Thursday, June 02, 2005

Analysts Puzzle Over RBC Numbers; Explanations Insufficient

  
Financial Post, Barbara Shecter, 2 June 2005

In an industry whose analysts frequently complain about murky financial disclosure, Royal Bank of Canada is making a name for itself as the bank least likely to be clear in explaining its performance.

The latest issue riling those who track the banking industry is Royal's level of disclosure about how the bank increased its market share and interest margins for personal loans and deposits.

Analysts are puzzled about how Royal was able to do this in an extremely competitive marketplace in which Canada's other big banks were unable to do the same.

All the banks have recently been offering discounts to posted mortgage rates and higher interest rates on short-term deposits to defend their market shares.

But the effect is to compress the difference between the two rates -- which is in other words the margin, or return, for the bank. For example, Bank of Montreal's retail net interest margin fell to 2.64% in its second fiscal quarter, from 2.68% in the first fiscal quarter. All the other banks showed declines as well.

Except for Royal, which showed an improvement to 3.20% from 3.16%, according to research from First Associates Investments Inc. It's all the more puzzling because Royal will not clearly explain why its numbers improved.

Explanations offered during the quarterly conference call "were many and they seemed mostly contradictory," said Quentin Broad, an analyst at CIBC World Markets, in a research note.

Royal's management said the mix of the loan and deposit portfolio had shifted to include more higher-margin unsecured loans. But Mr. Broad suggested Royal might have improved its numbers by taking on additional risk. It may have shifted the loan mix in favour of unsecured loans which are harder to collect on if they turn sour. This might lead to higher retail credit losses. "While we have not jumped to any conclusions, we will watch the migration of retail credit losses very closely."

Mr. Broad warned that investors will not reward Royal with higher valuations and that the stock may not rise further because of "the challenges of measuring the bank's performance given its current disclosure levels."

David Moorcroft, a spokesman for Royal Bank, said the needs of analysts must be weighed against the danger of disclosing the secrets of the bank's success to competitors.

But details about the trend in margins is just the latest disclosure issue at Royal that is troubling analysts.

Last quarter, Royal began reporting its results in three geographic divisions rather than the five used previously. Analysts complained the new disclosure made comparisons with previous results difficult, particularly for the U.S. operations.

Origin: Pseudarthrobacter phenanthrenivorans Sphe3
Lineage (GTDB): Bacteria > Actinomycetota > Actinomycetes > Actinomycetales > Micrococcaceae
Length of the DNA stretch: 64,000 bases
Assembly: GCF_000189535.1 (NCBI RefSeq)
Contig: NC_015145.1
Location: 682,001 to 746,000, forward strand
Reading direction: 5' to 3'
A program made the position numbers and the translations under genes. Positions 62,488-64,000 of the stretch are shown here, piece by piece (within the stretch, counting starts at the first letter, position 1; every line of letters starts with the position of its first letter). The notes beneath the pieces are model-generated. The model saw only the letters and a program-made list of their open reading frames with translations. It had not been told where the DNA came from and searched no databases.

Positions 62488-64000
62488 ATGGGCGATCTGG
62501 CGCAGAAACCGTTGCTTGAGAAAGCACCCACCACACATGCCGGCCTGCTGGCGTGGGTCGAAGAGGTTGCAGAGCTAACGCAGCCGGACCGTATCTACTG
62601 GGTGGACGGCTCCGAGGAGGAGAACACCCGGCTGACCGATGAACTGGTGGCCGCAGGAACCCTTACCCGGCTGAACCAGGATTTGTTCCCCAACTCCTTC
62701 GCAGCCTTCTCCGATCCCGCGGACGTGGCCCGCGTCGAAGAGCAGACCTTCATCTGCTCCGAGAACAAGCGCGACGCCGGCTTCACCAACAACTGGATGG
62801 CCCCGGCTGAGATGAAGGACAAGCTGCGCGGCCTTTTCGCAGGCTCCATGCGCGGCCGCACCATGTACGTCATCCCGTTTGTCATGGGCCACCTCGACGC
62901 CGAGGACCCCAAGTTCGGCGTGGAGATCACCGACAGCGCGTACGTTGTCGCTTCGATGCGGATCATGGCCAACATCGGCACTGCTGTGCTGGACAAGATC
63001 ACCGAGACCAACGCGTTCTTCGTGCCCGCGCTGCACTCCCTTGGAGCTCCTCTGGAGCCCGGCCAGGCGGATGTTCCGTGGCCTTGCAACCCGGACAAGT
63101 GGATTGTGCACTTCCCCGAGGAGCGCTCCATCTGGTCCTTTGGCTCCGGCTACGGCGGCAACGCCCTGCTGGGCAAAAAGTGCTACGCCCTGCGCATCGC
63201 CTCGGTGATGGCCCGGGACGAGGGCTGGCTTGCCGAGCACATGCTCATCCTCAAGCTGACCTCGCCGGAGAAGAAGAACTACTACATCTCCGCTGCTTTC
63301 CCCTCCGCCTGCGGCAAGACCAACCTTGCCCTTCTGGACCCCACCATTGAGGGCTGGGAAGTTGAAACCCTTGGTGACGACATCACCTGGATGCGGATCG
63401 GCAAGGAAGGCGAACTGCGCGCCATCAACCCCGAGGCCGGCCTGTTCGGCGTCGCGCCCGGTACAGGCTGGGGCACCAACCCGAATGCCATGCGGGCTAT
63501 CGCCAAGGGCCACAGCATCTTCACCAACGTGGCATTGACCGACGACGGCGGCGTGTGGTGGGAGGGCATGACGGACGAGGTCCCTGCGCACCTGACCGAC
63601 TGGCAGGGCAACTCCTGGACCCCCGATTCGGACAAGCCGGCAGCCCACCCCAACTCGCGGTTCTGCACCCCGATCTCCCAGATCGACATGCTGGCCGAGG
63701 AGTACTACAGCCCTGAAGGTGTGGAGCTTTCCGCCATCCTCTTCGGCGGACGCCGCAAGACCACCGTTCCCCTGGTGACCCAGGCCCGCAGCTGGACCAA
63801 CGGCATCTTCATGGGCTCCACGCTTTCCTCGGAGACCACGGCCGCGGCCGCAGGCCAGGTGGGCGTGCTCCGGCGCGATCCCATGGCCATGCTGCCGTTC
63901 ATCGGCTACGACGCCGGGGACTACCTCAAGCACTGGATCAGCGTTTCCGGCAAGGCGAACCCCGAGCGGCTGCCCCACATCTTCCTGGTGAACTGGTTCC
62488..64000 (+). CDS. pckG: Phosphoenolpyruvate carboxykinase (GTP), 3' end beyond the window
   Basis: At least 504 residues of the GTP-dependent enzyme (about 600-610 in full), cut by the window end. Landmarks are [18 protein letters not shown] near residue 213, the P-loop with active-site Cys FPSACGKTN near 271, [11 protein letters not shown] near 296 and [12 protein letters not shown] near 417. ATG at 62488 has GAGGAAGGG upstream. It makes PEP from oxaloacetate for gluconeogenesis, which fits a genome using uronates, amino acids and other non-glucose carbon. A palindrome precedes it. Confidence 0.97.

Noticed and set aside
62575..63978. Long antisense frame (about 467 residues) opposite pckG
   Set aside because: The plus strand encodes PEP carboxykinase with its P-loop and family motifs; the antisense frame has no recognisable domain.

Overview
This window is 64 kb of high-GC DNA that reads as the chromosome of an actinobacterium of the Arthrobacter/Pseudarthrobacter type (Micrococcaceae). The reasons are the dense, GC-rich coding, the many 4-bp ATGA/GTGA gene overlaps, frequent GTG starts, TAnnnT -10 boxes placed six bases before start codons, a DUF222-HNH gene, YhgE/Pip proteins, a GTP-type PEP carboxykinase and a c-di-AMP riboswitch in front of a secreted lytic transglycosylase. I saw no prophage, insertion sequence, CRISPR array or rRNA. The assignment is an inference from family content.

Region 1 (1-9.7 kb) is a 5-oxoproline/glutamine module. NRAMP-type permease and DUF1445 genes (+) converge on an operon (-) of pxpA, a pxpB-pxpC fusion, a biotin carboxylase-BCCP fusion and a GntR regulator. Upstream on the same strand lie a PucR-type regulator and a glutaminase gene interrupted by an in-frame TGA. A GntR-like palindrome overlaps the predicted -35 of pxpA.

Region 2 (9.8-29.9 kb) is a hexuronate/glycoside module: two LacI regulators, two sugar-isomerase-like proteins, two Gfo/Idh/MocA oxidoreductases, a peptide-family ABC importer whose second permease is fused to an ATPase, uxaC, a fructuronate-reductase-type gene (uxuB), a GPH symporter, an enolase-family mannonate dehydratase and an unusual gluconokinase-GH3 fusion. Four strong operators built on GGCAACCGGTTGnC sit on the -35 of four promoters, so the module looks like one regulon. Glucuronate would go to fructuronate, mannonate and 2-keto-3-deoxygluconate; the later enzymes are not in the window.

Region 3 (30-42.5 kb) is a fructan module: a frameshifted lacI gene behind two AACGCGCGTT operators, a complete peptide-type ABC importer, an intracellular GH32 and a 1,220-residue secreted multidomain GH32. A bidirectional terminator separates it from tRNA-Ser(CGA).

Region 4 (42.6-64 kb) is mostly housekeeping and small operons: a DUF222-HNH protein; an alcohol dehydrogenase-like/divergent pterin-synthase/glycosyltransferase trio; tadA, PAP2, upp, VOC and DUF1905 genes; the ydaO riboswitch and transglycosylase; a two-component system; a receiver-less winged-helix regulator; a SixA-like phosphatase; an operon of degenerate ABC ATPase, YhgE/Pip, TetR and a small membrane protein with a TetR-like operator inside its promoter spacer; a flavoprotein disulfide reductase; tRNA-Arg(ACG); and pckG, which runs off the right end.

Such comparisons are crucial because Royal has spent US$5.5-billion to buy companies in the U.S. in what now appears to be a stalled effort to build a full-fledged financial services company there. Analysts want to track the results to gauge the likelihood of Royal bulking up with additional assets or selling the operations.

The latest twist in this issue happened in last week's second-quarter results, where goodwill from U.S. acquisitions was shifted to the Canadian businesses, as an accounting consequence of the new reporting structure.

Just over 70% of the $3.1-billion of goodwill associated with the purchases of U.S. retail bank Centura and securities firm Dain Rauscher, is now attributed to the Canadian operations.

"We believe the return ratios [now] presented for the U.S. operations are not representative of reality since the common equity allocated to it is not representative of the money invested in these operations," Darko Mihelic, an analyst at First Associates, wrote in a note to investors. "Management appeared to agree with our view on this and assured us that they do not evaluate the returns of their divisions based on these accounting allocations (even though their [second quarter] report says that they do use these measures)."

Royal Bank executives have also cautioned against using regulatory filings. That may sound confusing, but what it means is the bank is "effectively suggesting there is no meaningful way to evaluate [the] U.S. results with published data," he said.

On a positive note for analysts, Royal recently joined Canada's other big banks in using Canadian accounting rules Generally Accepted Accounting Principles as the primary financial reporting standard. Analysts had criticized the use of U.S. GAAP because only a small portion of Royal's investors reside in the U.S.
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